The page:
As part of the second block of the exercise sessions, adapted versions of some prominent experiments will be conducted online.
The general idea is for you to gain some experience from the perspective of an actual participant. Try to approach these experiements with that in mind. For instance, you should not use your knowledge of Nash equilibrium to determine what to choose in a given situation. The right approach would be to imagine that you have never taken this course in fact.
I won't be providing any material payoff for participation so again, you would have to humor me and try to imagine that you care about that. Since we all have to work as a group in fairly precarious conditions, please be patient and try not to get distracted so that others don't have to wait for you too much.
Again, these experiments will be flawed in many ways so they should not be taken seriously from the methodological perspective. They are intended to provide you with a certain experience that will hopefully motivate your reasoning and guide your learning altogether.
When active, the experiments can be reached by clicking this link. You must use your personal id to login.
While it is possible to participate using a smartphone, it is recommended that you have something with a larger screen instead. The only piece of software that you need is a web browser.
Each experiment will follow a particular lecture and will take place at 1600 on Thursday (German time). I will make the instructions available at least 24 hours in advance and expect you to know them before the experiment starts. Should you have any questions, write me an e-mail.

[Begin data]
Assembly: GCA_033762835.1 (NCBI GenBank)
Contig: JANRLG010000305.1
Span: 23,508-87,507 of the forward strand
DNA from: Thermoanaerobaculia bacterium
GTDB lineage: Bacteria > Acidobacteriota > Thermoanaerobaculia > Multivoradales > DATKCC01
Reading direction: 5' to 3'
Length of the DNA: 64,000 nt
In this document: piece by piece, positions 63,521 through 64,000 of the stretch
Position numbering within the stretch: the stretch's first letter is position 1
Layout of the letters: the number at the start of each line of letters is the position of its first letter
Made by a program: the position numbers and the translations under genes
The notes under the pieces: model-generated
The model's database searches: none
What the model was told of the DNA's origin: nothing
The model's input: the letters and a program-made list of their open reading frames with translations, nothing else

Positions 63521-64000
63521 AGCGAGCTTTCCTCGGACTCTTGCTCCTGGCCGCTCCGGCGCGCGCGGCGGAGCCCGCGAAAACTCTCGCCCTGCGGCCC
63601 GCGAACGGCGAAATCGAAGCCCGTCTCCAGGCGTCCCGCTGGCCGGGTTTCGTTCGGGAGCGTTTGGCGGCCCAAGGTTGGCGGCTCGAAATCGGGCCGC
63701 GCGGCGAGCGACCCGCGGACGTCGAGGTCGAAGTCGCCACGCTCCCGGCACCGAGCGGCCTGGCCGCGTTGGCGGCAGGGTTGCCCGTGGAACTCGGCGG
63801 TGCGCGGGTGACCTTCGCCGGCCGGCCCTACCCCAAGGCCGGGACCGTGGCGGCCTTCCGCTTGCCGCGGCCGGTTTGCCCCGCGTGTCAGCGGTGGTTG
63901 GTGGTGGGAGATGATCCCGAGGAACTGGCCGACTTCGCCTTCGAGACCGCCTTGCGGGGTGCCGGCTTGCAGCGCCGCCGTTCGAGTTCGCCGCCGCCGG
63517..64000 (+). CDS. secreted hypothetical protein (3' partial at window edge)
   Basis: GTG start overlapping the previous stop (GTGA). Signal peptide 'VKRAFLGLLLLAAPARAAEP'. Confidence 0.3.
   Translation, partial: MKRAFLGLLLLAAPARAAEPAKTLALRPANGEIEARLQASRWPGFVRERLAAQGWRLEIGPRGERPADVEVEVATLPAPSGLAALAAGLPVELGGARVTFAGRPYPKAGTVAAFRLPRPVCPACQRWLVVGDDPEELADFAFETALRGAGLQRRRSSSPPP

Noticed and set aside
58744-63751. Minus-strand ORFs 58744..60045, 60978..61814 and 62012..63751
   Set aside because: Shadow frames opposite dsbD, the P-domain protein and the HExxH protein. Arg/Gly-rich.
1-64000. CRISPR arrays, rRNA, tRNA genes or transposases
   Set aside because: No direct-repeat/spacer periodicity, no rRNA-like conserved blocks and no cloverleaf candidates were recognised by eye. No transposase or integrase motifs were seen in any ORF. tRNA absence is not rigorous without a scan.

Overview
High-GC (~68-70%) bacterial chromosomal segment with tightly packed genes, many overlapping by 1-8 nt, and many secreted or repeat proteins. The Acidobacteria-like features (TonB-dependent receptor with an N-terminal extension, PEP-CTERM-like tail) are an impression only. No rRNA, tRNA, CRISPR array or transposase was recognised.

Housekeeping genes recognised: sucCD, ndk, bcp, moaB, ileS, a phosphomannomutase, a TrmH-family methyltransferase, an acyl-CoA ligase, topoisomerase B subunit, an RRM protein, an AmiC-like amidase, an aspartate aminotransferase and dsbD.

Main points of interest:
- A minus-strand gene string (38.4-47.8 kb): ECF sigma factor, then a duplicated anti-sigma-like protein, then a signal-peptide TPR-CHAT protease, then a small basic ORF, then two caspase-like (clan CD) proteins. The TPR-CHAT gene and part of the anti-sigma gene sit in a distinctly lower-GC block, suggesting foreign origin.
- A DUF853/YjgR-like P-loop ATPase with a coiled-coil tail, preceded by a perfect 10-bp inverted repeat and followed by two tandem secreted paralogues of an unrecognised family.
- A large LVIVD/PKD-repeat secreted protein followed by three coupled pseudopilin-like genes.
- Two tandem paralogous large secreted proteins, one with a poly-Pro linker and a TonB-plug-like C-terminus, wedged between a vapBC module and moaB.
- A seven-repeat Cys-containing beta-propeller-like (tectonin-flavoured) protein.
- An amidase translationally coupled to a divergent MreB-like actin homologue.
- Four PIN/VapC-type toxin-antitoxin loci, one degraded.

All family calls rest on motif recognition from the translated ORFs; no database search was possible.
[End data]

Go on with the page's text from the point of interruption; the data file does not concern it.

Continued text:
I will open a chat using 'Talk' on cloud.uni-jena.de for real time communication. You will have to confirm your readiness there as I need to know the exact number of participants in a given session. Once an experiment has started, I won't be able to add further participants so don't be late. There will be a time limit for each decision to keep the pace under control.
Each experiment will be accompanied by a video explaning the actual scientific paper behind it. In that video, I will also use last year's data from students like you to illustrate what conclusions one would reach were that data taken seriously.
Instructions below follow the original as close as possible. I did not attempt to improve them in any way intentionally. If they are unclear, write me an e-mail.